Using a general live/dead assay for adherent endothelial cells, we detected significant loss of cell viability at clinically relevant concentrations of CRP (5 and 10μg/ml) after 48h of incubation. These studies were carried out in low-serum conditions in order to limit the cell growth during incubation period. Control cells in these studies were incubated in low serum in absence of CRP. These concentrations of CRP are within the range of ‘moderate to high risk’ plasma concentrations in patients with proven CVD disease risk. We then evaluated potential mechanisms of cell death (e.g., early apoptosis vs. necrosis), and found that after CRP exposure, significant increases in apoptotic cell death was detected in a concentration dependent manner. In contrast, the incidence of necrosis was relatively low (<5%) and not related to CRP concentration. Under the same experimental conditions and identical concentrations, heat denatured CRP did not show any significant effect on cell survival. There have been several reports in the literature suggesting that the cell death observed with CRP treatment is solely due to the azide content in the commercially available protein (22
). Our data with the heat-denatured protein suggests that potential contamination in commercial CRP is not a possible mechanism of our observation. Our findings of CRP induced cellular apoptosis are consistent with those of Zhang et al (25
) although they have utilized higher CRP exposure levels (up to 25μg/ml) as compared to our investigations. We have utilized lower CRP concentrations in our studies because it has been previously demonstrated that even small changes in CRP levels can significantly increase disease risk (26
Increased reactive oxygen species are often seen in various settings of endothelial dysfunction, and in previous investigations we have demonstrated that this cell type is an avid producer of reactive oxygen and nitrogen species when stressed (28
). Therefore, we next evaluated the effects CRP with respect to intracellular oxidant production by using live cell imaging. We observed significant increases in reactive species (as measured by the nonspecific detector of reactive nitrogen and oxygen species, DCF) at 48 h post CRP incubation at 5 and 10 μg/ml. It is important to note that in these experiments the incubation medium containing drug is removed at the time of oxidant detection (e.g., cells are washed and loaded with dye); thus, direct chemical oxidant production from CRP is not a possible mechanism of our observations.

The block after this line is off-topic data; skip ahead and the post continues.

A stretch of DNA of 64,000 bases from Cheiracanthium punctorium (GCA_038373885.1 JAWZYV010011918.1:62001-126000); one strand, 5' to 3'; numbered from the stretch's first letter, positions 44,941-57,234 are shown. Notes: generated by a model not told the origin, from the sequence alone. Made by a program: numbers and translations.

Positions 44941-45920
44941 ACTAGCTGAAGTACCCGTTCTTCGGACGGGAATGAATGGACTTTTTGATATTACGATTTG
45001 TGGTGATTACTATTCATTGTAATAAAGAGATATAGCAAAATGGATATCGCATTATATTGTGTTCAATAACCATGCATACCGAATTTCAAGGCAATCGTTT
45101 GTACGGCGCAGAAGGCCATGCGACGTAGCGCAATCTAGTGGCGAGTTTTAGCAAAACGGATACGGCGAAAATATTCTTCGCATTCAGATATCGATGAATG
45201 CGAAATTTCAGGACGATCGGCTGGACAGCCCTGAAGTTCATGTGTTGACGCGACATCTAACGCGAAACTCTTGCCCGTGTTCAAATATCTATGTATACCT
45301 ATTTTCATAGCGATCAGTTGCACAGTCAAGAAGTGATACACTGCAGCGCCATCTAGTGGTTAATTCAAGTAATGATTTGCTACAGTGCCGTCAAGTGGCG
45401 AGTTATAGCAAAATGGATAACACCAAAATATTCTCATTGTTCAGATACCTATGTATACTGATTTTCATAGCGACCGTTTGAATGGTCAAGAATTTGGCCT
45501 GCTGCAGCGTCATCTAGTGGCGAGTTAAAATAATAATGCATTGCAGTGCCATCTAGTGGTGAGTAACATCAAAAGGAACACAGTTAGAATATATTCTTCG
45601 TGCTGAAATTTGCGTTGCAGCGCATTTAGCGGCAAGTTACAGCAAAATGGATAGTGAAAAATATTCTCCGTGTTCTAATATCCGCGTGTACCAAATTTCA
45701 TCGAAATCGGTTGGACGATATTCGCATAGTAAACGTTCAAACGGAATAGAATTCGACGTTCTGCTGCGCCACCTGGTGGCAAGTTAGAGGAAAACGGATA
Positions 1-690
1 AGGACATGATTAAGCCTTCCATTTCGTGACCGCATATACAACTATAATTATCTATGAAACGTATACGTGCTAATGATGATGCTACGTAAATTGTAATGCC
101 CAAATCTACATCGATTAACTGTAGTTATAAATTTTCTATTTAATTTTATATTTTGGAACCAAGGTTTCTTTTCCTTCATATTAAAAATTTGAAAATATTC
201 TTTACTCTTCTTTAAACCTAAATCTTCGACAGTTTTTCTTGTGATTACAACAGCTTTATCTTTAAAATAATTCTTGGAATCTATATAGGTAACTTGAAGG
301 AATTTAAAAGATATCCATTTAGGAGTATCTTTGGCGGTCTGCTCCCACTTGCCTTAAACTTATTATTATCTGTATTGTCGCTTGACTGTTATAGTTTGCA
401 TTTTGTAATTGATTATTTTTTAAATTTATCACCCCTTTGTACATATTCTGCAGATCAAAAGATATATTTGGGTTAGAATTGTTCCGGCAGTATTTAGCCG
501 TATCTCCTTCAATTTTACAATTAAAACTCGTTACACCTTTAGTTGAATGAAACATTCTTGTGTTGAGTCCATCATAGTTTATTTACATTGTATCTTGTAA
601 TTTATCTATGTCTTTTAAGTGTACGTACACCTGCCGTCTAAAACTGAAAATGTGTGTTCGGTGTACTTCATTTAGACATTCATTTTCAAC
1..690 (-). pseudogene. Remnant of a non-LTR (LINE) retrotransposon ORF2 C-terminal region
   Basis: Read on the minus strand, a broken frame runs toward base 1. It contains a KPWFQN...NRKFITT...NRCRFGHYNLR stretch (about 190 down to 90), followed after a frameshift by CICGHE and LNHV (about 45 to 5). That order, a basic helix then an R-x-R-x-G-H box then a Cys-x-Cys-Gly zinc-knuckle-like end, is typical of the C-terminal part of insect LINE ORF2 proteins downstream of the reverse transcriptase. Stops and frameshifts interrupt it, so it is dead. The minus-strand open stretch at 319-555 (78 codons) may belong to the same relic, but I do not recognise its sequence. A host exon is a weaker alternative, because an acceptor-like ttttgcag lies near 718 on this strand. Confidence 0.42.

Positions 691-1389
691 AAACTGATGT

Although at this time the source of intracellular oxidants is unclear, potential sites may include disruption of the mitochondrial electron transport chain or activation of various oxidase enzymes. In previous studies we have demonstrated that antioxidants such as NAC and ascorbic acid can significantly reduce drug induced oxidant production (29
). Given these previous observations we evaluated the effects of this combined treatment (CRP plus ascorbic acid and CRP plus NAC) with respect to cell survival. Our aim was to distinguish between two possibilities: first, increased production of cellular ROS and cell death are two separate events induced by CRP, or second, that ROS production is a major cause of CRP induced cell death. We found that the addition of antioxidants significantly attenuated the CRP-induced endothelial cell death at 48 h. These observations are consistent with recent clinical reports suggesting that vitamin C supplementation yielded a 24.0% reduction in plasma CRP levels of healthy individuals exposed to active or passive smoking (30
). Moreover these data are consistent with a mechanism of CRP-induced oxidant production, leading to initiation of apoptotic death sequences. Further characterization of the pathways involved in this process and targets involved in initiation are clearly warranted.
Fujii et. al. (31
) have recently demonstrated that CRP, at concentrations known to predict cardiovascular events, may serve to impair endothelial progenitor cell (EPC) antioxidant defenses, and promote EPC sensitivity toward oxidant-mediated apoptosis and telomerase inactivation. Thus it would be of clinical relevance to further investigate the possible therapeutic value of the use of antioxidants supplementation in patients with elevated plasma CRP levels.